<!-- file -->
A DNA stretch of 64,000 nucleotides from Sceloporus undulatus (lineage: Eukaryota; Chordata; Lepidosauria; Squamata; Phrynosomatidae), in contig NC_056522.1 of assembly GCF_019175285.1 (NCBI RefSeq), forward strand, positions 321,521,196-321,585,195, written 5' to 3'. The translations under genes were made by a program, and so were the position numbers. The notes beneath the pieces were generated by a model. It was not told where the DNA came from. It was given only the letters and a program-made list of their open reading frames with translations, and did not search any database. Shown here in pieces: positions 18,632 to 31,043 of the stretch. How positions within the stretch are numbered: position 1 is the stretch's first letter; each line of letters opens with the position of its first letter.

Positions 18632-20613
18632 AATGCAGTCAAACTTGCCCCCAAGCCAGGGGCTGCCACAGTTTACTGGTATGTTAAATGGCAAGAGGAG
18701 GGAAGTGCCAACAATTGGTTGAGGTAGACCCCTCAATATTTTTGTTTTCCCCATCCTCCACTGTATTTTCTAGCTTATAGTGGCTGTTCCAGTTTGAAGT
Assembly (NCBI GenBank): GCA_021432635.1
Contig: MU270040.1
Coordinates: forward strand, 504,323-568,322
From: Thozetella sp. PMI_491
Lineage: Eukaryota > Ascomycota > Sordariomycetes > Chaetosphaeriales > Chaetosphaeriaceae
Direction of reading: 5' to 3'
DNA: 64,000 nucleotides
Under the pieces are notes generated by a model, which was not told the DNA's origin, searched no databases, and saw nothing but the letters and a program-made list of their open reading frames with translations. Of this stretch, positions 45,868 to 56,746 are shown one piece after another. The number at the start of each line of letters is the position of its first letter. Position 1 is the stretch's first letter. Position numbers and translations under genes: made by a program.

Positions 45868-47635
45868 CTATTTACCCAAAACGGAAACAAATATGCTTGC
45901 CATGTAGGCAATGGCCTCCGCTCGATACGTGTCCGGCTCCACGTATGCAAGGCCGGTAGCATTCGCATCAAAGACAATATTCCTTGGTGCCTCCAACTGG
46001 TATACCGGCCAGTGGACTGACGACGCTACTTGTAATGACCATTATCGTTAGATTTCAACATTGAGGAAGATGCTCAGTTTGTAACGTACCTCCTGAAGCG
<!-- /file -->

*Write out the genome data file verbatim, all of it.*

A DNA stretch of 64,000 nucleotides from Sceloporus undulatus (lineage: Eukaryota; Chordata; Lepidosauria; Squamata; Phrynosomatidae), in contig NC_056522.1 of assembly GCF_019175285.1 (NCBI RefSeq), forward strand, positions 321,521,196-321,585,195, written 5' to 3'. The translations under genes were made by a program, and so were the position numbers. The notes beneath the pieces were generated by a model. It was not told where the DNA came from. It was given only the letters and a program-made list of their open reading frames with translations, and did not search any database. Shown here in pieces: positions 18,632 to 31,043 of the stretch. How positions within the stretch are numbered: position 1 is the stretch's first letter; each line of letters opens with the position of its first letter.

Positions 18632-20613
18632 AATGCAGTCAAACTTGCCCCCAAGCCAGGGGCTGCCACAGTTTACTGGTATGTTAAATGGCAAGAGGAG
18701 GGAAGTGCCAACAATTGGTTGAGGTAGACCCCTCAATATTTTTGTTTTCCCCATCCTCCACTGTATTTTCTAGCTTATAGTGGCTGTTCCAGTTTGAAGT
Assembly (NCBI GenBank): GCA_021432635.1
Contig: MU270040.1
Coordinates: forward strand, 504,323-568,322
From: Thozetella sp. PMI_491
Lineage: Eukaryota > Ascomycota > Sordariomycetes > Chaetosphaeriales > Chaetosphaeriaceae
Direction of reading: 5' to 3'
DNA: 64,000 nucleotides
Under the pieces are notes generated by a model, which was not told the DNA's origin, searched no databases, and saw nothing but the letters and a program-made list of their open reading frames with translations. Of this stretch, positions 45,868 to 56,746 are shown one piece after another. The number at the start of each line of letters is the position of its first letter. Position 1 is the stretch's first letter. Position numbers and translations under genes: made by a program.

Positions 45868-47635
45868 CTATTTACCCAAAACGGAAACAAATATGCTTGC
45901 CATGTAGGCAATGGCCTCCGCTCGATACGTGTCCGGCTCCACGTATGCAAGGCCGGTAGCATTCGCATCAAAGACAATATTCCTTGGTGCCTCCAACTGG
46001 TATACCGGCCAGTGGACTGACGACGCTACTTGTAATGACCATTATCGTTAGATTTCAACATTGAGGAAGATGCTCAGTTTGTAACGTACCTCCTGAAGCG